In October, the Nasher Sculpture Center installed a meandering serpentine sculpture by the Irish-born, London-based artist Eva Rothschild for its current Sightings exhibition, a series which focuses on the work of contemporary sculptors. Rothschild’s piece, called Why Not You (Dallas), is made of painted aluminum and bends its way around the main corridor of the museum and down into the belly of the lower level, where it hooks under the stairwell like a tremendous arm. The primary-to-pop color scheme of the piece recalls Rothschild’s installation for the Public Art Fund in New York’s Central Park, but here at the Nasher, indoors, the structure references the architecture of the building more than the arboreal setting in NY. The Dallas piece is playful, yet strong, and viewers are required to step over and around it to make their way through the museum and out into the garden. Rothschild, just like the piece’s title suggests, is forcing a kind of activity through the work.
I chatted with Rothschild when she was in town for the show’s opening in October. We spoke about architecture, the fetishistic art object and snakes.
Lucia Simek: So let’s start by talking about the installation you did at the Tate and your stark black intervention there in that Neo-Classical building. How did the Nasher’s building determine your approach differently?
Eva Rothschild: Well, with the Tate, the architecture was obviously extremely different than here, though bizarrely enough, the color is quite similar. Actually, the Tate is a much darker, grainier kind of space, but the architecture there is sort of lofty and oppressive, so I felt like it needed something kind of spiky. But in here, it’s actually a very bright space and also it’s new—only ten years old—so I didn’t feel like what I did in the Tate was the right approach to take in here. Also, there were limitations in terms of fixing to the building here (where in the Tate we could fix to the building in any way). So that does determine how something works. I knew I had to make something largely self-supporting, so while the piece here is ostensibly very different than the one at the Tate, a similarity is present, I think, in the sense that it kind of colonizes the building and tries to work with all the different aspects of it. It’s not an object, as such—it kind of travels and tries to take over the space. So in that way, the endeavor of the piece is similar.
When I came, I got a feel for the space. It’s got this sort of exterior which comes in quite a lot with the garden and everything, so I felt that something more colorful and more, well—I guess the Tate piece is a series of sort of jerks—there’s a shape, and then the shape ends and the shape begins—but I felt this space needed something more continuous because there’s a kind of softness to the building, and I guess I wanted to tap that sense of continuity.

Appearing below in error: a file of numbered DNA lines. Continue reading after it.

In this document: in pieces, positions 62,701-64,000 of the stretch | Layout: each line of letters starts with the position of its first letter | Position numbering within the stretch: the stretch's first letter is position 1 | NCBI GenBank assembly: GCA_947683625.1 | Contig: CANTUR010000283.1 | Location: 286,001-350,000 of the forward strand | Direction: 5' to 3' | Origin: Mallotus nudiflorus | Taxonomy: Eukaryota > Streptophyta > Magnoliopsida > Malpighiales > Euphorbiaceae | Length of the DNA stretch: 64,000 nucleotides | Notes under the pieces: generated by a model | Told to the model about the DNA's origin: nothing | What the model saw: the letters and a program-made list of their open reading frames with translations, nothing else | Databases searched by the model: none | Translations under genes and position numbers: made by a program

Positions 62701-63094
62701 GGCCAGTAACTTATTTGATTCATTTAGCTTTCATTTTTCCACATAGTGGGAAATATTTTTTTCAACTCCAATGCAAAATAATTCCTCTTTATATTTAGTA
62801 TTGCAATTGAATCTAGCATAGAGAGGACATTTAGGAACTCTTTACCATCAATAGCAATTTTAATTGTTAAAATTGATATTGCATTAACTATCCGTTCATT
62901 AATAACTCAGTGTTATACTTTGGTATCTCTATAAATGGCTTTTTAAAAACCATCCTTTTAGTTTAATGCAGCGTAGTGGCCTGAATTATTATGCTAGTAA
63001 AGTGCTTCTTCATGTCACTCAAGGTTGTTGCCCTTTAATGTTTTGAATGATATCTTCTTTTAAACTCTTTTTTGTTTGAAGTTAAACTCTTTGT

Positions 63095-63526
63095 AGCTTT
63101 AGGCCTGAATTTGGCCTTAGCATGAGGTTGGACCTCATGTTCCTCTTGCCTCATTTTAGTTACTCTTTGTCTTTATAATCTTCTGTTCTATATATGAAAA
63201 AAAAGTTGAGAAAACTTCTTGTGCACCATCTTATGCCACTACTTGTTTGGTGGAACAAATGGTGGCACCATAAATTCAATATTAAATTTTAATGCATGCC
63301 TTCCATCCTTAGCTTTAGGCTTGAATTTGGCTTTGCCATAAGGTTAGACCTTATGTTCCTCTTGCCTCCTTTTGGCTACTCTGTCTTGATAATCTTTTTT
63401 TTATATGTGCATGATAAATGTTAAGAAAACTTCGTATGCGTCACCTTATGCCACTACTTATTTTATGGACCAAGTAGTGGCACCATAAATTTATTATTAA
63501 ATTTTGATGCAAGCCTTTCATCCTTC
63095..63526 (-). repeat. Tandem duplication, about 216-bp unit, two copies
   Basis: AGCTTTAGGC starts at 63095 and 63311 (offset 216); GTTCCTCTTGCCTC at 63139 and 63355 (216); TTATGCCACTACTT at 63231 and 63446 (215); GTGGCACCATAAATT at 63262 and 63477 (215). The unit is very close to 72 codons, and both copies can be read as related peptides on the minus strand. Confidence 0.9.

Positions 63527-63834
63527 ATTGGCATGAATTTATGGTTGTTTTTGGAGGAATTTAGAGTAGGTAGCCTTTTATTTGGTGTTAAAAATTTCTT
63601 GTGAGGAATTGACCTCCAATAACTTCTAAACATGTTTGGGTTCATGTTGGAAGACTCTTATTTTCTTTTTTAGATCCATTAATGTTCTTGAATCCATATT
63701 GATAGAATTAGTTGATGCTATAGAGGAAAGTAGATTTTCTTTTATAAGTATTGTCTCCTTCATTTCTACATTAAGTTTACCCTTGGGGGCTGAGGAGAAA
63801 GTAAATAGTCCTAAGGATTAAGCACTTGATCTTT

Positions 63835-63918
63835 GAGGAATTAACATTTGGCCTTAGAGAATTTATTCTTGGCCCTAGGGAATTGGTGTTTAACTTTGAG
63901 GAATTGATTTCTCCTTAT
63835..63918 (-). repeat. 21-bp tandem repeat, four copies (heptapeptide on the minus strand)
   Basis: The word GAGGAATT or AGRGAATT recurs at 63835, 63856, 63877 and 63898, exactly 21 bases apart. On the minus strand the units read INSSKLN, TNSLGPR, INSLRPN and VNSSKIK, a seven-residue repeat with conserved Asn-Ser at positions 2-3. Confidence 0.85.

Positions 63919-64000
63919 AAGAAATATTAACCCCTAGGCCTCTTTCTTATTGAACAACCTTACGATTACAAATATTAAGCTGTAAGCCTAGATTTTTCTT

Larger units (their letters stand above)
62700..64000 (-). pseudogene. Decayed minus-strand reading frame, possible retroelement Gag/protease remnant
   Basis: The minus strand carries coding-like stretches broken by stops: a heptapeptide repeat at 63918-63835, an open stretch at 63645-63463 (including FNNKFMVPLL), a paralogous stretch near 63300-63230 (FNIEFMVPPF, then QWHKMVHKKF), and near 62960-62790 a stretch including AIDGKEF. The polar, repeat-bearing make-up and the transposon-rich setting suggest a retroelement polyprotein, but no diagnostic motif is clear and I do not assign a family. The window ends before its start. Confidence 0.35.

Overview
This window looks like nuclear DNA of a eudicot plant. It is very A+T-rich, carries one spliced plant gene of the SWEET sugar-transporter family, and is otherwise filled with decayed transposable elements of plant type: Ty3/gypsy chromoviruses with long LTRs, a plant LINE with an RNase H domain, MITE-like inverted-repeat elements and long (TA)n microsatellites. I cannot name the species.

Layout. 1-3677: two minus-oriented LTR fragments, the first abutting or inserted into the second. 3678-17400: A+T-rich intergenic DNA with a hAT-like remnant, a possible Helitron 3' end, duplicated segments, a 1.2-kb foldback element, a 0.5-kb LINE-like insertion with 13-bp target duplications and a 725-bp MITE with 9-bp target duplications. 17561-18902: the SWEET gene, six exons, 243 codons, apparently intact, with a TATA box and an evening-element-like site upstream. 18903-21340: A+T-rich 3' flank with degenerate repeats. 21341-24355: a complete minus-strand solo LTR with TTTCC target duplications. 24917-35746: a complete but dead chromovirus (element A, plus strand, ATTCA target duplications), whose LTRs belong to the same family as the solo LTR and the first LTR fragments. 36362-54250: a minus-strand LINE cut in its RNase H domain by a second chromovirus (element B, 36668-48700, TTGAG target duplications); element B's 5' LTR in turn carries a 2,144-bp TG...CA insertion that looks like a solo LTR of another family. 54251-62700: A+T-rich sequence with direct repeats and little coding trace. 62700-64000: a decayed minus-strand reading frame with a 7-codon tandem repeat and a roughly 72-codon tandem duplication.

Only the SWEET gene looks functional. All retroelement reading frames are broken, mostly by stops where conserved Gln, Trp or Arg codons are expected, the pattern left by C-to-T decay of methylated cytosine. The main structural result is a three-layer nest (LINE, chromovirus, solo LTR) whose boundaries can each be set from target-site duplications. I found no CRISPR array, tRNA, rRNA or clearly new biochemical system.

The thing that was most different for me when I came was actually observing the stairs, because that was something I hadn’t gotten from the pictures. So I knew I wanted to involve the downstairs. And then, I suppose, I had made a number of striped pieces—the one in New York in the plaza by Central Park and a number of other smaller striped sculptures—and I just felt like there was a possibility to make something with the color. With the stripes (which I’m interested in generally in my work), one of the things I’m really interested in is how color can shift from one color to another, but you’re not really sure where that shift occurs. So I felt that because there was quite a long distance we could cover in the piece, I could really play with that sense of the shifting color, you know—the cooler colors to the warmer colors. I’m really interested in that kind of stepped change that’s like a kind of progression, and that was something that really interested me in moving through the space.
LS: About that pull from the cool to the warm—is that garden a draw for these warmer colors?
ER: Well, yeah, I shifted that actually, because initially I made it so the green was at the back, and then I switched it all around because I realized that the primary color coming in from the garden was green, obviously, so the red had to be there. That was just a very pragmatic decision, but it is quite funny, because it does feel quite different. If you stand in the middle and you look from this cool to warm, you know, I really enjoy that.
LS: I came across this piece you did for the blog “This Long Century,” about snakes with all their stripes. You said “The people are fascinated by the snakes, the snakes are not interested in the people,” and I’m wondering what that idea might have to do with this?
ER: Well, that really interests me—that idea that we have all these projections that we put onto something and the thing doesn’t respond to them. The snake doesn’t care whether we think it’s the devil or a pharmaceutical symbol or if we have a phobia of it—it doesn’t make one bit of difference to the snake.
LS: So all those assignments mean nothing to it. Talk to me about this idea that we assign meaning onto things.